Ukrainian President Volodymyr Zelensky has accused Russian forces of reducing the southern city of Mariupol to ashes. Tens of thousands of civilians remain trapped in the strategic port city with little food or water. There are now no foreign journalists in the city to document what is happening. In southern Ukraine, Russian forces used stun grenades and machine gun fire to disperse a crowd of hundreds of people who gathered in Kherson Monday to protest against the Russian occupation of their city. Ukraine’s defense minister accused Russia of “state terrorism,” saying its assault has killed thousands of civilians, including 150 children, while destroying more than 400 schools and damaging more than 110 hospitals.
Ukrainian officials say a 96-year-old Holocaust survivor was killed when Russian forces shelled an apartment building in the besieged city of Kharkiv on Friday. Boris Romantschenko was captured by the Nazis at the age of 16, deported to Germany and forced into hard labor as a political prisoner in four Nazi concentration camps. He returned to the infamous Buchenwald camp a decade ago to celebrate the 67th anniversary of its liberation. On Monday, Ukrainian President Volodymyr Zelensky contrasted the killing of Romantschenko with Vladimir Putin’s claims that he’s seeking the “denazification” of Ukraine.
President Volodymyr Zelensky: “He survived Buchenwald, Dora-Mittelbau, Peenemünde and Bergen-Belsen, the conveyors of death created by the Hitlerites, but he was killed by a Russian strike which hit an ordinary Kharkiv multistory building. With each day of this war, it becomes more obvious what denazification means to them.”
Russia has summoned the U.S. ambassador to Moscow to deliver a formal complaint over President Joe Biden’s recent remark calling Vladimir Putin a “war criminal.” The diplomatic row threatens to sever relations between Moscow and Washington for the first time since the U.S. recognized the Soviet Union in 1933.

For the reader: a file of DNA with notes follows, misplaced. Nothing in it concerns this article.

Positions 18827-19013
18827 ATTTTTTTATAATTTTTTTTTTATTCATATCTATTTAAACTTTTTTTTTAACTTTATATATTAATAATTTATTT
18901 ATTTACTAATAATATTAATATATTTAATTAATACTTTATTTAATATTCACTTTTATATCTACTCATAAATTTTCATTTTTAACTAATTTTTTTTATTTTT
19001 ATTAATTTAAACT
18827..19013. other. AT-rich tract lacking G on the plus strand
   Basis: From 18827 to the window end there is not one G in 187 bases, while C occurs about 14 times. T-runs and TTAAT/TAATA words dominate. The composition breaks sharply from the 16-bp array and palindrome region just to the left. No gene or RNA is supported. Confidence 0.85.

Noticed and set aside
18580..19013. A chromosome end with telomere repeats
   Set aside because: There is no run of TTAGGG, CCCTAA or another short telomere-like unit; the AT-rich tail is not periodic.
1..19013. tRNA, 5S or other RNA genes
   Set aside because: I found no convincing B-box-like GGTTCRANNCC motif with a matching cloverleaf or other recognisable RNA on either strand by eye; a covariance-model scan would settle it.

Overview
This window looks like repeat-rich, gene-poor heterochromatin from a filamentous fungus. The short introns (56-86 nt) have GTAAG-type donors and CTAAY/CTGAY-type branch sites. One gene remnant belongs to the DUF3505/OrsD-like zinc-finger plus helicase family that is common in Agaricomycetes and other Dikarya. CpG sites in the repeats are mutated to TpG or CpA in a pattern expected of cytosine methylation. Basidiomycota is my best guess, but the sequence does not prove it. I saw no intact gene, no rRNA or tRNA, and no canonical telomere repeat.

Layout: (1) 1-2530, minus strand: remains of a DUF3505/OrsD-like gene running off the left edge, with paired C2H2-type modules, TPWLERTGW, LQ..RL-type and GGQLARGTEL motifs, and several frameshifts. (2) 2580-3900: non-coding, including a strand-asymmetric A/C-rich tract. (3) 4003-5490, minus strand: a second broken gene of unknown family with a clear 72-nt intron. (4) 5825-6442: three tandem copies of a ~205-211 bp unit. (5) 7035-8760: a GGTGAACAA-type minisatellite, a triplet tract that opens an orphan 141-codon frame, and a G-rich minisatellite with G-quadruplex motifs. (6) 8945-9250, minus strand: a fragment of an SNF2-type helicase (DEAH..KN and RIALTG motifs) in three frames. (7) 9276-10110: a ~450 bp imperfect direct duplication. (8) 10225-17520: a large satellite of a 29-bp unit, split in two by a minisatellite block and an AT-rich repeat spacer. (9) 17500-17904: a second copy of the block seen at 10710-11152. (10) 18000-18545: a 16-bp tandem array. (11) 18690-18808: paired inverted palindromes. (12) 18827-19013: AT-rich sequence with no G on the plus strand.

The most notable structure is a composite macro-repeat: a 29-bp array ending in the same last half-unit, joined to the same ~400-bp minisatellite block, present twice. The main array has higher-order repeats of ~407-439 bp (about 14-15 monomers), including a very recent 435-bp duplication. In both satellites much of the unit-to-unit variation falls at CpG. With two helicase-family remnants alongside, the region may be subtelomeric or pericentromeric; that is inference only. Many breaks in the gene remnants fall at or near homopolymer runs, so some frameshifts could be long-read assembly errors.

On Monday, President Biden claimed Putin is considering the use of chemical weapons in Ukraine — though Biden cited no evidence.
President Joe Biden: “And so his back is against the wall, and now he’s talking about new false flags he’s setting up, including he’s asserting that we, America, have biological as well as chemical weapons in Europe. Simply not true, I guarantee you. They’re also suggesting that Ukraine has biological and chemical weapons in Ukraine. That’s a clear sign he’s considering using both of those.”
The Pentagon has identified the four U.S. marines who were killed Friday after their plane crashed in a remote region of Norway. The crash of the marines’ V-22 Osprey came as the U.S. led NATO allies in a series of massive war games, known as Cold Response. About 30,000 troops from 27 countries are taking part, making it one of NATO’s largest military exercises since the end of the Cold War. NATO says the drills are unrelated to Russia’s invasion of Ukraine.
Japan has renounced Russia’s decision to withdraw from World War II peace talks, more than 76 years after the Soviet Union ended hostilities with Japan. The two sides never signed a peace treaty to formally conclude the war and have been locked in a dispute over territorial rights to the Kuril Islands, which Japan calls its “Northern Territories.” Japan’s Prime Minister Fumio Kishida on Monday blamed Russia for walking away from peace talks.
Prime Minister Fumio Kishida: “This entire situation has been created by Russia’s invasion of Ukraine. And Russia’s response to push this onto Japan-Russia relations is extremely unfair and completely unacceptable. Japan would like to strongly protest against this.”